With Guardian reporting that the “Tome Raider,” a Cambridge graduate turned antique book thief, was sentenced for thefts worth £40,000, AbeBooks has put together this list of the best prison literature.
“For Mr. Kirn, 51, who indeed brims with an outer confidence that can be intimidating at times to those unused to brash, creative types who dress in custom cowboy boots and seem indifferent to the modest niceties of literary image, the loud underwear seems to be working this afternoon.” If this doesn’t read like the typical author profile that’s because Walter Kirn interviewed himself for The New York Times on his new book, Blood Will Out: The True Story of a Murder, a Mystery, and a Masquerade. Here’s our review.
I’m thinking about installing a Delaney Nolan bat signal to alert the world of her new work whenever it appears. Previously I’ve evangelized about her writing in Guernica, Necessary Fiction, Sundog Lit, and The Rumpus, but this time I’d like to call attention to her photo essay about New Orleans in the latest issue of Oxford American.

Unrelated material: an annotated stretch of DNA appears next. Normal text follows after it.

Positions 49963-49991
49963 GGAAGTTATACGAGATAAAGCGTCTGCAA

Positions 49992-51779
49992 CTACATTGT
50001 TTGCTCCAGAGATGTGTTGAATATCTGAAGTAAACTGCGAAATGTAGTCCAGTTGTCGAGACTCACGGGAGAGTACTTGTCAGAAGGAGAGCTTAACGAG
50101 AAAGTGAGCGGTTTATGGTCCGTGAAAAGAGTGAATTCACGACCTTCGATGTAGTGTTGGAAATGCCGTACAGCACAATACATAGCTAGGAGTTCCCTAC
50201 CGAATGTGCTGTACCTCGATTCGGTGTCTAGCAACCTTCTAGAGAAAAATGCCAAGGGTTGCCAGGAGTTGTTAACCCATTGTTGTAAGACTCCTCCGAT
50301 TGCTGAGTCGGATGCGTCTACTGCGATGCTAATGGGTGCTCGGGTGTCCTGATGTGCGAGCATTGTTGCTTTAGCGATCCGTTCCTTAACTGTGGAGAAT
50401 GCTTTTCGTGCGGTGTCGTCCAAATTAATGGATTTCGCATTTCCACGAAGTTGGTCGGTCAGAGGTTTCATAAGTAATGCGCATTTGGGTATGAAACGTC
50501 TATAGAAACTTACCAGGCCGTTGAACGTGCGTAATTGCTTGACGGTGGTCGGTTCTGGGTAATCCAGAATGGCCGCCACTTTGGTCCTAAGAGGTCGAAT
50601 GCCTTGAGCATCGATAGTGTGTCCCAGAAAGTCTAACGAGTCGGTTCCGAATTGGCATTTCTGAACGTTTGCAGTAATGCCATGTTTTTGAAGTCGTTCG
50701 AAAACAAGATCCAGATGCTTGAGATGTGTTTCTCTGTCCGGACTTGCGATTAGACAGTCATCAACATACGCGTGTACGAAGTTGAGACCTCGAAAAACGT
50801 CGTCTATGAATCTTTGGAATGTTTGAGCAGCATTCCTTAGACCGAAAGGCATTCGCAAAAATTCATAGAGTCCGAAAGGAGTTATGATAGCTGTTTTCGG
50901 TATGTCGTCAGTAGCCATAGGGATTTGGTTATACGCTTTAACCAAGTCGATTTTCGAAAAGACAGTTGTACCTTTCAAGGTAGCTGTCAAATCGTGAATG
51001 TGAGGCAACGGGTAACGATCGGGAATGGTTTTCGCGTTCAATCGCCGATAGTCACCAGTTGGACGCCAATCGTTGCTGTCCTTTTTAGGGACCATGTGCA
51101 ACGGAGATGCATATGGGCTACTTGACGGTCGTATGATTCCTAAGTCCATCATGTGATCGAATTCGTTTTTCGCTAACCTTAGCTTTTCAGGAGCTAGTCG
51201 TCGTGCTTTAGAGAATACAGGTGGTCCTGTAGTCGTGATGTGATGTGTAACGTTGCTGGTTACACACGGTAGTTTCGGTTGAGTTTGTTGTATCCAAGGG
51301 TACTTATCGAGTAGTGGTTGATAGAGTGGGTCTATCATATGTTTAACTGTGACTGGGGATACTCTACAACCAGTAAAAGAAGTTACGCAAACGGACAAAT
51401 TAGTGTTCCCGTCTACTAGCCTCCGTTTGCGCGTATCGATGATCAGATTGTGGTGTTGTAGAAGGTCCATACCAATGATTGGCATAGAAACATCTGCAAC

Is readability a myth? In an article for The Atlantic Noah Berlatsky argues that there are no “easy” or “difficult” books, or rather that these are relative terms – a book that gives one person fits may be light reading for someone else. His argument pairs interestingly with our own Emily Colette Wilkinson‘s “Difficult Books” series.
Purveyor of popular nonfiction Erik Larson has a new book out this week, In the Garden of Beasts: Love, Terror, and an American Family in Hitler’s Berlin. The Snowman by Jo Nesbø is a new entry in the increasingly popular Scandinavian thriller genre. Inward-looking graphic novelist Chester Brown’s latest, Paying for It is out, and musician and actor Steve Earle can now add “novelist” to his resume with the release of I’ll Never Get Out of This World Alive. And new in paperback are a pair of big books, Brady Udall’s The Lonely Polygamist and Karl Marlantes’s Matterhorn.